There were several key objectives of the exercise and none more imperative than to evaluate our communication plan that is required to notify our attendees, staff, contractors, and first responders as fast as possible. In situations such as active shooter attacks seconds matter and having a coordinated plan that accounts for clear, consistent, communication needs to be the foundation of the plan. Once the plan has a strong foundation of fundamental essentials such as communication we attempted to build off of that through technology by sharing information such as “real-time” video with all of our first responders as well as have our 1st responder share “real-time” video back to us.

“Obviously, we want to prevent rather than react to an attack. In Boston, we’ve had first-hand experience with both over the last several years,” said David Gibbons, MCCA Executive Director. “The 2013 Boston Marathon bombings happened across the street from our other Boston venue, the Hynes Convention Center. We also prevented a planned attack at the 2015 Pokémon Convention at the Hynes working in close cooperation with our law enforcement partners leading up to the event.”

Throughout the entire two-plus year preparation period leading up to the full-scale exercise, it was clear that the MCCA would realize two key benefits that would deliver long term dividends. The first was the specialized response protocol for law enforcement and first responders at the BCEC. The second, and equally important, is the individual relationships created between and among our partner agencies who created a robust and flexible multi-jurisdictional communication network that was not only tested during the exercise but also can be instantly activated during an emergency. When every minute counts all of the good guys have each other on speed dial and in an emergency saving time directly impacts saving lives.

The challenges facing convention centers is especially daunting, as the buildings are by intent large, have multiple points of access, are open for long durations, and purposefully strive to be welcoming and convenient for attendees. It is identifying and addressing the need to balance safety and security while delivering a wonderful guest experience that makes drawing the line so difficult, especially because where the line is drawn often changes from event to event.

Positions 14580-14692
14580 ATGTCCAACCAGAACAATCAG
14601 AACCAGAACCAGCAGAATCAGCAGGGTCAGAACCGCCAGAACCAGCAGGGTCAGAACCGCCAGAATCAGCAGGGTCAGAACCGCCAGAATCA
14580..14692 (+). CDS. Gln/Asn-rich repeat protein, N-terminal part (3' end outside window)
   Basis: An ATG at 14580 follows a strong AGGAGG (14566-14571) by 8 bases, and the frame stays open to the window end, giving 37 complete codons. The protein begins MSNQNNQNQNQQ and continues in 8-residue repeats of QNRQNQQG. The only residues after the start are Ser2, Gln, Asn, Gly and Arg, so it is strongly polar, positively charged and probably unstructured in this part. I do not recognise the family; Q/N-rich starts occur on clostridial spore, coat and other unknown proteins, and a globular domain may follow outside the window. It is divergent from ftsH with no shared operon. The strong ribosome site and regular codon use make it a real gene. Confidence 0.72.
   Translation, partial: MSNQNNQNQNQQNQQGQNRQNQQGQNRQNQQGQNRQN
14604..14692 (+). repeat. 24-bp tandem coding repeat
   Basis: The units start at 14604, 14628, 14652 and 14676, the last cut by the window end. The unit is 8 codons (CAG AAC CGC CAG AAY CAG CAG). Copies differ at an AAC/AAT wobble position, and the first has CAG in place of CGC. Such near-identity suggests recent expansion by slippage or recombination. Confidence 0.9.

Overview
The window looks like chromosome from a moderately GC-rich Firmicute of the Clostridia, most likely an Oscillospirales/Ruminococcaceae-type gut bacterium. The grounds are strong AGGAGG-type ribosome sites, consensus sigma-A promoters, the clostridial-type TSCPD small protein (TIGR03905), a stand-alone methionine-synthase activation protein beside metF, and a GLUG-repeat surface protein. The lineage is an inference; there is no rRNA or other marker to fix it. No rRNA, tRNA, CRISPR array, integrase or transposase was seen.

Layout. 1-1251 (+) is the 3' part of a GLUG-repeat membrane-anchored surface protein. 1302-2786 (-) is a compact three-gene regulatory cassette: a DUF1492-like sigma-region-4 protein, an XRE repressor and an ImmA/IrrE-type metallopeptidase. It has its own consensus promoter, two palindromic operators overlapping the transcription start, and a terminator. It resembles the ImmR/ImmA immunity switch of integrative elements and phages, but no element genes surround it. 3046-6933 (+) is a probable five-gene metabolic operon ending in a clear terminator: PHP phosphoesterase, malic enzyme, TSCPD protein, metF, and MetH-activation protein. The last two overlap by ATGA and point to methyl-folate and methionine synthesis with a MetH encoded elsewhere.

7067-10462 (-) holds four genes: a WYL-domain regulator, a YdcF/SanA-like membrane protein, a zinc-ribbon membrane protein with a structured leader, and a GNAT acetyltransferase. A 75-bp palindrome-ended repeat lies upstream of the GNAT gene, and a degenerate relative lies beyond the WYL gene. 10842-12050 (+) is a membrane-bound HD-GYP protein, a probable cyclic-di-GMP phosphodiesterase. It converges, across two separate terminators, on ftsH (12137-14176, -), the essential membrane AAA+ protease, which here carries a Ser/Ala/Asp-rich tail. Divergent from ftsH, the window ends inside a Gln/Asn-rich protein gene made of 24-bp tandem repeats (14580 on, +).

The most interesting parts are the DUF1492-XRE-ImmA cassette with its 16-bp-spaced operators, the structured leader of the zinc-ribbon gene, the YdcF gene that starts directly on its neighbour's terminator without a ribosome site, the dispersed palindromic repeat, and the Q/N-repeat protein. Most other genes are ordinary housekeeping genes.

Over the last decade, safety and security has changed from a checklist item for events to a top priority for every show that comes to our venues. It is serious business and we’re thankful that so many of our partners in the industry feel the same. The effort to gather information and identify any vulnerabilities, whether it is the event itself or particular speakers or topics, is collaborative between all of the parties involved. Again, it is the willingness to share information and communicate constantly that helps us prepare and make security recommendations well in advance of arrival.

The MCCA and the participants are now in the process of evaluating every aspect of the active shooter exercise with our partners and partcicipants. Over the next couple of months, we will begin sharing our best practices and the lessons we learned – there are many – with our partners across the industry. Just as the communication through the active shooter exercise was critical to its success, sharing what we’ve learned will benefit every facility evaluating their respective security readiness, planning, and protocols.

Every venue, like every threat, is different, and the MCCA continues to invest heavily across our safety and security infrastructure alongside the training of our officers and staff. The Authority is currently navigating the application process to become Safety Act certified by the Department of Homeland Security. If successful, the MCCA would be the first in the industry to earn this designation in recognition of the commitment the Authority makes every day to keep guests safe and secure as they enjoy our venues and experience everything that makes Boston one of the world’s premier convention destinations.